Thursday, August 9, 2007

Arrival in Maebashi, time with Host Family, and everything in between

Haha – look at the Japanese people looking at me soooo confused. It’s probably because I scream, “geijin!” (Foreigner) what with the way I’m holding my chopsticks and all… seriously have no idea what I was thinking there… picture jitters or something…I didn’t eat with them like that or anything. Anyway – this was my first experience with udon and tofu in Japan – and man was it delicious! I could never understand the soup in summer thing – but udon and soba can be served cold, and it really hit the spot after walking outside for .2 seconds in the 182 degree heat (temperature approximate based on self-thermometer).
Also, you should know that I was actually really scared before coming to Japan that there wouldn’t be any ice cream and respectively ate 724 containers of Edy’s ice cream in the month before leaving. I don’t even know why I thought that, nobody had told me that… I guess just because I thought cow milk was really rare and I had heard about difficulty obtaining less than 3.7% milk, so I kind of just thought the same was true of ice cream. Anyway, I was clearly wrong as there seems to be a soft serve ice cream vendor on every other corner. It’s no Edy’s, but it was awesome! Kristine had vanilla and green tea twist, I made Chris get the cantaloupe, and I went with strawberry twist so we could all share. Green tea dominates. It’s interesting though, that even though there is soft serve ice cream everywhere (for about $3), there are no regular/large sized containers of ice cream at the grocery store. The ‘largest’ I could find was like those mini-cups you get on field day in elementary school! I was very disappointed:(

Haruku: What a character. Even though Nani (his mom) couldn`t speak much English, she did manage to tell me how spoiled he is.
Moe: adorable! She would count to ten, sing the alphabet for me, and yell "GOOD MORNING" to my sleepy face at 7am. Awwwww.

The whole fam, and even Grandma came for din-din!

For my last meal at the Fuji’s, we all ate together and Nani and her mom prepared a huge feast. Nani kept asking me while we were out to eat for lunches in food courts what I liked to eat or what I couldn’t eat. I told her I’d eat anything, but I don’t think she believed me because she kept giving me toast, cereal and fruit for breakfast and telling me I could eat at the burger and hot dog place in the mall. They prepared a wonderful meal with miso soup, udon, a salad with all the yummy fixin’s, rice and sashimi (raw fish). There was tuna, salmon, mussels, squid, and octopus (slices of the body and tentacles). They all watched me as I ate each and every thing on the table. I kept getting little oohs and ahhs from them, but the husband literally stopped eating to watch me eat things. He got really excited when I ate the octopus and started talking really fast to Nani – after which she asked me if I’d ever had “nato”. Of course I haven’t, so she went to the fridge and pantries to mix some up for me. Nato is a gooey soybean that she mixed with some soy sauce, dried seaweed, and some other dried flakey stuff. It seriously looks and smells so bad, and everyone just sat staring at me as I ate it – but then I gave the typical response of making the “mmmmmm” sound and rubbing my belly, response that which I had been doing at all meals to let them know I liked it. It actually wasn’t bad at all, other than the slime-like appearance of it. Nani kept telling me how “healthful” it was. Good stuff – and now I can say I’ve eaten Nato, raw octopus and raw squid. Tuna’s still my fave though.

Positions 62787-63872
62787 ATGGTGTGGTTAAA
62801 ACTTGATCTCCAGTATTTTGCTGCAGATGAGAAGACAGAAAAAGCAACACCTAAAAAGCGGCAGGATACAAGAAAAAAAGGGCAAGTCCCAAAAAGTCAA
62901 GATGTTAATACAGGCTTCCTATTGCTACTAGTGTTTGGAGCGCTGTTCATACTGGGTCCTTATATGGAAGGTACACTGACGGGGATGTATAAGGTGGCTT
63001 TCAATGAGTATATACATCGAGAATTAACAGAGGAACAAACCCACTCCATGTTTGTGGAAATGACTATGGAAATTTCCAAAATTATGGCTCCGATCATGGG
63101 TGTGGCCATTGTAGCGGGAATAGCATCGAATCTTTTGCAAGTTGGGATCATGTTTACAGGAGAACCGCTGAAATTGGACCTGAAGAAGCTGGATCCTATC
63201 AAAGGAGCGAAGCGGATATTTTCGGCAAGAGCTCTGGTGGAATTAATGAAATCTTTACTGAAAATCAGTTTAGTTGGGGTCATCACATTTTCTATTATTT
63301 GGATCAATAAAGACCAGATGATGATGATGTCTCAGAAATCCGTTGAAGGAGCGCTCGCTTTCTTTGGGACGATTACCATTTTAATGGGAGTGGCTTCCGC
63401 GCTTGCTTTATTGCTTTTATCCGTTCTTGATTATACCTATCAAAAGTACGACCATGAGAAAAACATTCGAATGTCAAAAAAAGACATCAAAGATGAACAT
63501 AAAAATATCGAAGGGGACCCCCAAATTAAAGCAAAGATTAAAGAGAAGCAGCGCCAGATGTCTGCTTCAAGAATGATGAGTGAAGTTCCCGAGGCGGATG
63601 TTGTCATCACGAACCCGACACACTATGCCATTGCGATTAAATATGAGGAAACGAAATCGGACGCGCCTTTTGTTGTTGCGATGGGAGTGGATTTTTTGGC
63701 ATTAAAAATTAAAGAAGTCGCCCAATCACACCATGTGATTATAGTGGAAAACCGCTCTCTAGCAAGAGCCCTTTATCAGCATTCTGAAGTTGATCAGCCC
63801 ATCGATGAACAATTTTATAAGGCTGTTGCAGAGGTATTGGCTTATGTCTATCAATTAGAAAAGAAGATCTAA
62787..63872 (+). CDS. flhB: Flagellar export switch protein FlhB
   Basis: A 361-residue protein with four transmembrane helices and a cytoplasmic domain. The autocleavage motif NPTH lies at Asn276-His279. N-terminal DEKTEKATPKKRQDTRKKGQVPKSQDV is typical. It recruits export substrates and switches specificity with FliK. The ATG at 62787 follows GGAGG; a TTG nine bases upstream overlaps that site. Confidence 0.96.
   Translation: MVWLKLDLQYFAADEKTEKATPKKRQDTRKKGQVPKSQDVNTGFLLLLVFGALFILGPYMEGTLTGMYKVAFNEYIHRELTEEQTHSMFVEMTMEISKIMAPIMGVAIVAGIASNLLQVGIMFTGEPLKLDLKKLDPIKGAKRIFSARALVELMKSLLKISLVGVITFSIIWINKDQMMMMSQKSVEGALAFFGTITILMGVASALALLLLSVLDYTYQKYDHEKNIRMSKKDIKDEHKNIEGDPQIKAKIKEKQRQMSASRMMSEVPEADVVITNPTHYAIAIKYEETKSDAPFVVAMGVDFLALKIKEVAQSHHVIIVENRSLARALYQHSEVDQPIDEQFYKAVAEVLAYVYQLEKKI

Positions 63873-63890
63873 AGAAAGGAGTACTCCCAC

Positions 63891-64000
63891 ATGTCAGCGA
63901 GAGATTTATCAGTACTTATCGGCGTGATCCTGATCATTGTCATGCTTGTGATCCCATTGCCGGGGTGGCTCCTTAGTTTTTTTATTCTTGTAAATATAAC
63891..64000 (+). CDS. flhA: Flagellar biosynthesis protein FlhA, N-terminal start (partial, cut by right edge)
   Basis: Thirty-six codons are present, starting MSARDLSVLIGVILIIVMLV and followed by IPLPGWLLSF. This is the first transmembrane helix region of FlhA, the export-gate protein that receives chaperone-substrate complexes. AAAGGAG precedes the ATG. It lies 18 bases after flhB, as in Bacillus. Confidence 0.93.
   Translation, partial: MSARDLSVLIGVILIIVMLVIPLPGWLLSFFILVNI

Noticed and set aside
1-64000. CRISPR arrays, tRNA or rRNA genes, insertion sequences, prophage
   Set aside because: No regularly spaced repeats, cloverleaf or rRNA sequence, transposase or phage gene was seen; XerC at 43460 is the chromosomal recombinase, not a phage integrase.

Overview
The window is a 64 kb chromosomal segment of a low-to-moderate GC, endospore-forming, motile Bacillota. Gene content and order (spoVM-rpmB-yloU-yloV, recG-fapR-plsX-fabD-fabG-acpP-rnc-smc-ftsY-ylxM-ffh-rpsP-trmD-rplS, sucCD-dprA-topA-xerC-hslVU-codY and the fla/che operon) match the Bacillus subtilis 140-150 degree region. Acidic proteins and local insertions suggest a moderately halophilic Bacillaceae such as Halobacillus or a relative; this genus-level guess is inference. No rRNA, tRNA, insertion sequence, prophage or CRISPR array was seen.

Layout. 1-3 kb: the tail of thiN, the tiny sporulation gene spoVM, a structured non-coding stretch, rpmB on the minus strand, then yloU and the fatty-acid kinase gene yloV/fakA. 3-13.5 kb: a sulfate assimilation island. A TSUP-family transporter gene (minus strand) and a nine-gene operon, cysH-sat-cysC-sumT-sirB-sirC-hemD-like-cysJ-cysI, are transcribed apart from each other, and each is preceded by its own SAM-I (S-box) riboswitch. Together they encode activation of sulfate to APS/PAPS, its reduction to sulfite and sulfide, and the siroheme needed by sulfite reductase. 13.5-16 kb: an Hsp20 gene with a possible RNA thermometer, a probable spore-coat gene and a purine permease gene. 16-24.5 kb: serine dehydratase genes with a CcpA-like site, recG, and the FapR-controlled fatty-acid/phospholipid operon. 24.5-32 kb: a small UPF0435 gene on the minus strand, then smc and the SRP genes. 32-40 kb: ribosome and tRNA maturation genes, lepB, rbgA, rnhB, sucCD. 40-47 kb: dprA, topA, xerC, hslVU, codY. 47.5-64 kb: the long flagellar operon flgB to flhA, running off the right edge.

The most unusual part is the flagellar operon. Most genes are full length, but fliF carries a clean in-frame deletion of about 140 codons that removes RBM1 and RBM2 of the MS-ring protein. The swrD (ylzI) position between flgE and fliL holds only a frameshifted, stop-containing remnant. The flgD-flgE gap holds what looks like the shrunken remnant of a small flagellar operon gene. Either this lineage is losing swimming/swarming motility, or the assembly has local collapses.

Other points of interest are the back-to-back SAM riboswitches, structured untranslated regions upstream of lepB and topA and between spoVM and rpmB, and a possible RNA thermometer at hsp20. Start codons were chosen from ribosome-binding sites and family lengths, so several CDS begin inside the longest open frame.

Maebashi, baby!!!
So far, I’m thinking Maebashi is a pretty sweet city. I knew it was about the same size population wise as Madison (over 200,000), but it’s got much more of a city feel than Madison does. The slogan for the city is “Maebashi: The City of water, greenery, and poetry”. There are tons of little rivers running everywhere, and you can constantly hear water underneath you on the sidewalks. One of the bigger rivers, the Mononokai, runs right behind my apartment and has a running/biking path alongside it. I haven’t been running yet because it’s so freakin’ hot – but it should be nice in the fall. It’s really beautiful and when the sky clears up you can get a great view of Mt. Akagi, the biggest mountain in the prefecture. There are also a lot of trees and personal gardens and rice fields, as well as public parks that aren’t so green right now in the heat of the summer. I’m sure it’s much prettier in the spring, which is also when the cherry blossom trees bloom along the rivers.